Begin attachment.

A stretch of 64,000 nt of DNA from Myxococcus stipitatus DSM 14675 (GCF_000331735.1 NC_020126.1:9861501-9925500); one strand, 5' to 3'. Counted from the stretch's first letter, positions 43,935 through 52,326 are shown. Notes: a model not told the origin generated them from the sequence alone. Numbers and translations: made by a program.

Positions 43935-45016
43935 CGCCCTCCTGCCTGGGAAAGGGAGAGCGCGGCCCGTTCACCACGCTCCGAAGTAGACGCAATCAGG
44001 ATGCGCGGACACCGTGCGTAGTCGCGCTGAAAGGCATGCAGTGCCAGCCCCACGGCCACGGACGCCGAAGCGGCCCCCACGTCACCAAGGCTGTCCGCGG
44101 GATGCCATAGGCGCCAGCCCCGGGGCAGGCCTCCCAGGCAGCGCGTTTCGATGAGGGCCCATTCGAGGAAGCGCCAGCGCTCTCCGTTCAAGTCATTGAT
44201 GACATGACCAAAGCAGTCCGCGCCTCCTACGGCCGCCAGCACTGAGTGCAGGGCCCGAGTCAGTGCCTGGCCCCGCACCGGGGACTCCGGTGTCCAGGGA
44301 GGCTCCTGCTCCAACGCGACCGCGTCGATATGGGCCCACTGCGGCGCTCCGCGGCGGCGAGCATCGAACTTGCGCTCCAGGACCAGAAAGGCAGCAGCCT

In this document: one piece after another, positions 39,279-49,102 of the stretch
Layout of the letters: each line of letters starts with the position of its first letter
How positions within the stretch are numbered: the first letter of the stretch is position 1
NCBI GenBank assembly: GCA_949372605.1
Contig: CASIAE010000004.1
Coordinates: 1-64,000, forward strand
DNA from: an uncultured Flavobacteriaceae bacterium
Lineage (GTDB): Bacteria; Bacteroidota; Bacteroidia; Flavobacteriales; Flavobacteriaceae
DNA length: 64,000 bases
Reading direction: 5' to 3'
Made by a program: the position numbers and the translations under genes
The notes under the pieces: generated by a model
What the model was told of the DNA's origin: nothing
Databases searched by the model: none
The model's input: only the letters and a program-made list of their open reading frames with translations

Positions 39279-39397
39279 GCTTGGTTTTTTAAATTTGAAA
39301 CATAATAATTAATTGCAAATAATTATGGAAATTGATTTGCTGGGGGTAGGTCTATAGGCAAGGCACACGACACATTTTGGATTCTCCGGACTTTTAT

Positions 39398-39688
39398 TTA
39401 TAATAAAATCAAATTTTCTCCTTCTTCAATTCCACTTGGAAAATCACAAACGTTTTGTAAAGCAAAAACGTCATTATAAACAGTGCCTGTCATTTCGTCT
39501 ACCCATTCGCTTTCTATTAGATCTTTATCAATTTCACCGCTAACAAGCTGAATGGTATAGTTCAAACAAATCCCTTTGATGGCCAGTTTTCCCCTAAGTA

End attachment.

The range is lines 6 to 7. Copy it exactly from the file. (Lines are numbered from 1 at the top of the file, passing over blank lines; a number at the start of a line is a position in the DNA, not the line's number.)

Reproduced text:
44201 GACATGACCAAAGCAGTCCGCGCCTCCTACGGCCGCCAGCACTGAGTGCAGGGCCCGAGTCAGTGCCTGGCCCCGCACCGGGGACTCCGGTGTCCAGGGA
44301 GGCTCCTGCTCCAACGCGACCGCGTCGATATGGGCCCACTGCGGCGCTCCGCGGCGGCGAGCATCGAACTTGCGCTCCAGGACCAGAAAGGCAGCAGCCT